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Small traders should be spared painful tax

SMEs
SMEs require support in acquiring linkages to large enterprises for sub-contracting work. FILE PHOTO | NMG 

If you run a kiosk, grocery shop or a barbershop, prepare to start remitting three percent of your monthly sales to the taxman. The Kenya Revenue Authority(KRA) has announced the implementation of a three percent turnover tax on small businesses.

This unpopular tax reflects the mindset of today’s taxman in many ways. We have a regime where the taxman approaches the job on the basis that taxes must be collected at all costs, regardless of likely impact on the macro economy. You must astutely compare impact on effort and on entrepreneurship of the taxes you are introducing on the SMEs, with value of what you collect to the Exchequer.

In a sense, the introduction of the turnover tax on SMEs is an anti-climax. Recently, the impressions created by policy statements and speeches by government officials was that the government is serious about supporting growth of the SMEs sector.

The introduction of the tax is clearly a step in the wrong direction. This unpopular tax must be rejected as flawed and inconsistent with the government’s long term policy of fostering a vibrant SMEs sector. I recently read somewhere that in Zambia, the government has become so hungry for money to the extent that the taxman there has resorted to introducing all manner of taxes on boreholes, internet calls, and weather reports.

Here, the government introduced taxes on essentials, including VAT on petroleum products and agro-chemicals, excise duty on mobile money transfers and bank charges and duty on inter-bank transfers in 2018.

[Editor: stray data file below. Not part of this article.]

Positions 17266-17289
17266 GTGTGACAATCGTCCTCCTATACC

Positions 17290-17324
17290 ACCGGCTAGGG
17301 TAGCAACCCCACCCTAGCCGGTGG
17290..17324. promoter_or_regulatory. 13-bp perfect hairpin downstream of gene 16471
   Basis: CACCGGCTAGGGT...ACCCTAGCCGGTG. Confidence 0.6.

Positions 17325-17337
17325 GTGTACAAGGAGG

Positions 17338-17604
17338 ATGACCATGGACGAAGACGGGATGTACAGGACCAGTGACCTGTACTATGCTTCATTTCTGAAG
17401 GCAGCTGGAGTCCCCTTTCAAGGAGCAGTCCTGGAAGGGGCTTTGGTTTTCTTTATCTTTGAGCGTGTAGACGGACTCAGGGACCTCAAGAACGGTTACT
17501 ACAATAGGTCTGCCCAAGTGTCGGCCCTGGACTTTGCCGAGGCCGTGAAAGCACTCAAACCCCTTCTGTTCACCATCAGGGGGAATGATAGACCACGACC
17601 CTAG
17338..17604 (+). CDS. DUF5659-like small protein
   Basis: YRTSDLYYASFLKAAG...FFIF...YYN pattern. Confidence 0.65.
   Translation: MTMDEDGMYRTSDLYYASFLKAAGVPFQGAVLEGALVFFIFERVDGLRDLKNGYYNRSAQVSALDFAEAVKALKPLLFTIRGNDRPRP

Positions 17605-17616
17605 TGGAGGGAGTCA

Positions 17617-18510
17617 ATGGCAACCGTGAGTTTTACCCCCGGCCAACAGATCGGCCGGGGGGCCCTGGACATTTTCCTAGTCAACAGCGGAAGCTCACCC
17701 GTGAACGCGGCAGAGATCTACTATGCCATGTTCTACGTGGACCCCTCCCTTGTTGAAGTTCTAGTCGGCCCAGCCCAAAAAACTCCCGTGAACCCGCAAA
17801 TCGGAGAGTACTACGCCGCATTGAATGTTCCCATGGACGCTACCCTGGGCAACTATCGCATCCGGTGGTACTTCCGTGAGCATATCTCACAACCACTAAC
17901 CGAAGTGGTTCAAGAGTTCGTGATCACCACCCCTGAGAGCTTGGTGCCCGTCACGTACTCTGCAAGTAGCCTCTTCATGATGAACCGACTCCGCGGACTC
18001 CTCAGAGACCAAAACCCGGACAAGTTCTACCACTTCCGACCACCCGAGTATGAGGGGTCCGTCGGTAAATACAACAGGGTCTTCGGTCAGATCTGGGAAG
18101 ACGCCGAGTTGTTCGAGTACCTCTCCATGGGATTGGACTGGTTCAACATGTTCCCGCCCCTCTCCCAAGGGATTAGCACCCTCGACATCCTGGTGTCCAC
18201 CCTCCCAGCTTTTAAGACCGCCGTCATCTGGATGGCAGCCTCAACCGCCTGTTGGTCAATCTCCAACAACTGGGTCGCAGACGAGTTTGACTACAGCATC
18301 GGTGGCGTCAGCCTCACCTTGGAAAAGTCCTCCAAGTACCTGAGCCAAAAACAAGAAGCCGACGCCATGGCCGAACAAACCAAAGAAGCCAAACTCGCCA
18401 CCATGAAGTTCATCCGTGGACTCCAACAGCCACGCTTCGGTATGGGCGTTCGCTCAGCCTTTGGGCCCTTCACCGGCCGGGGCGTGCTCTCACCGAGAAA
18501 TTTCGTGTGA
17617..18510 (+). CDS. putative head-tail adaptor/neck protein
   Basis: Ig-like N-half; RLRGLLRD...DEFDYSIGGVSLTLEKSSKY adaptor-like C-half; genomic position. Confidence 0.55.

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These taxes have all been imposed in the name of modern taxes and reduction of reliance on traditional taxes.

Today, KRA will demand a pound of flesh from you and trap you as you are withdrawing money from the ATM, nail you when you make an over- the- counter withdrawal at your bank, grab money from you as you make an urgent call to your parents in the village.

KRA will raid your pocket as you browse at an internet café, nail you as you are watching your favourite football club in your living room on SuperSport, GOtv or as you upload data through Safaricom data services.

In reality, most small traders don’t issue receipts.

When was the last time the small trader who runs and owns the store in your neighbourhood issued you with a receipt after you bought bread and milk in the morning?. Nairobi has a very vibrant hawkers vegetable market located on Haile Selassie Avenue by the name which turns over billions of shillings every day. Do they issue receipts?. Not at all. Yet the taxman has come up with ways of trapping all small traders with a turnover of less that Sh5 million in a year into the tax dragnet.

As you prepare to collect your business licence from the county government, you will be expected to pay an extra 15 percent of the permit fees to KRA as a presumptive tax. It displays a mindset that holds the view that the State has the first claim to everyone’s income. That is what you get after your income has been taxed as a giveaway by government to undeserving and ungrateful citizens. SMEs should not be subjected to these maddening taxes. What the sector needs is support on how to develop linkages with markets and how to acquire labour and raw materials at competitive prices.

SMEs require support in acquiring linkages to large enterprises for sub-contracting work. They need to be supported and facilitated to plug into global value chains.

What the sector needs is a working credit guarantee system where resources and finances committed by the government are leveraged and used to unlock even more money from the banking system.

Instead of taxes, what we should be focusing on is how to implement the proposal to establish a single consolidated SME agency by the name, Biashara Bank.

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